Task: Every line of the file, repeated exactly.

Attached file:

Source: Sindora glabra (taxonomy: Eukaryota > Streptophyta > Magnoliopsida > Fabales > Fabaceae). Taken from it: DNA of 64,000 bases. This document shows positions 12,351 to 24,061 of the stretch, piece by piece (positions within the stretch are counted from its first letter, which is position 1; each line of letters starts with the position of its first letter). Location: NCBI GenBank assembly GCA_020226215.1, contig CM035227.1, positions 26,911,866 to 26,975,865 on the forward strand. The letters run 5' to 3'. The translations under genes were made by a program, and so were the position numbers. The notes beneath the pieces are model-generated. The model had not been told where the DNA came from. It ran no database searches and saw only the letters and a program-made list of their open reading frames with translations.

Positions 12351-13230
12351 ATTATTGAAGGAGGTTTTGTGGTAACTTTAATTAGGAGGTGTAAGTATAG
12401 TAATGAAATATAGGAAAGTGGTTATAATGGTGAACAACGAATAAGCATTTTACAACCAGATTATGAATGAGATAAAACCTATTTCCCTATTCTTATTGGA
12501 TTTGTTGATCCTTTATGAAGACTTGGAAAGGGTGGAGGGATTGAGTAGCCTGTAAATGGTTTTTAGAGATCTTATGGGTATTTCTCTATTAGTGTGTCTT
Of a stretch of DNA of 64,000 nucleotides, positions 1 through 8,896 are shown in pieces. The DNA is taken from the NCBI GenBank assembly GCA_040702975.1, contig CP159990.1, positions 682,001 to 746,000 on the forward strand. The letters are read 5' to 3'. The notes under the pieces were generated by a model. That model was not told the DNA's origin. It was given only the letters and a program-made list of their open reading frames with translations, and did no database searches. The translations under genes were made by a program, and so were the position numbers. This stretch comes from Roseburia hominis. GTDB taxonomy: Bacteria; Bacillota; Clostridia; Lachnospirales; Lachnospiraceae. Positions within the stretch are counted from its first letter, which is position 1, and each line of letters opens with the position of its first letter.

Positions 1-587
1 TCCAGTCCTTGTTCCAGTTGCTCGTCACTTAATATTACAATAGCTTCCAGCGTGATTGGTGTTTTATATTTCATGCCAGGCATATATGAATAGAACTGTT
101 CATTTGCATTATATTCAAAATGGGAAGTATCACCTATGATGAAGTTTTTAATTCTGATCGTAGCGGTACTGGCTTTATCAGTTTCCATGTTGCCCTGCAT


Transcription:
Source: Sindora glabra (taxonomy: Eukaryota > Streptophyta > Magnoliopsida > Fabales > Fabaceae). Taken from it: DNA of 64,000 bases. This document shows positions 12,351 to 24,061 of the stretch, piece by piece (positions within the stretch are counted from its first letter, which is position 1; each line of letters starts with the position of its first letter). Location: NCBI GenBank assembly GCA_020226215.1, contig CM035227.1, positions 26,911,866 to 26,975,865 on the forward strand. The letters run 5' to 3'. The translations under genes were made by a program, and so were the position numbers. The notes beneath the pieces are model-generated. The model had not been told where the DNA came from. It ran no database searches and saw only the letters and a program-made list of their open reading frames with translations.

Positions 12351-13230
12351 ATTATTGAAGGAGGTTTTGTGGTAACTTTAATTAGGAGGTGTAAGTATAG
12401 TAATGAAATATAGGAAAGTGGTTATAATGGTGAACAACGAATAAGCATTTTACAACCAGATTATGAATGAGATAAAACCTATTTCCCTATTCTTATTGGA
12501 TTTGTTGATCCTTTATGAAGACTTGGAAAGGGTGGAGGGATTGAGTAGCCTGTAAATGGTTTTTAGAGATCTTATGGGTATTTCTCTATTAGTGTGTCTT
Of a stretch of DNA of 64,000 nucleotides, positions 1 through 8,896 are shown in pieces. The DNA is taken from the NCBI GenBank assembly GCA_040702975.1, contig CP159990.1, positions 682,001 to 746,000 on the forward strand. The letters are read 5' to 3'. The notes under the pieces were generated by a model. That model was not told the DNA's origin. It was given only the letters and a program-made list of their open reading frames with translations, and did no database searches. The translations under genes were made by a program, and so were the position numbers. This stretch comes from Roseburia hominis. GTDB taxonomy: Bacteria; Bacillota; Clostridia; Lachnospirales; Lachnospiraceae. Positions within the stretch are counted from its first letter, which is position 1, and each line of letters opens with the position of its first letter.

Positions 1-587
1 TCCAGTCCTTGTTCCAGTTGCTCGTCACTTAATATTACAATAGCTTCCAGCGTGATTGGTGTTTTATATTTCATGCCAGGCATATATGAATAGAACTGTT
101 CATTTGCATTATATTCAAAATGGGAAGTATCACCTATGATGAAGTTTTTAATTCTGATCGTAGCGGTACTGGCTTTATCAGTTTCCATGTTGCCCTGCAT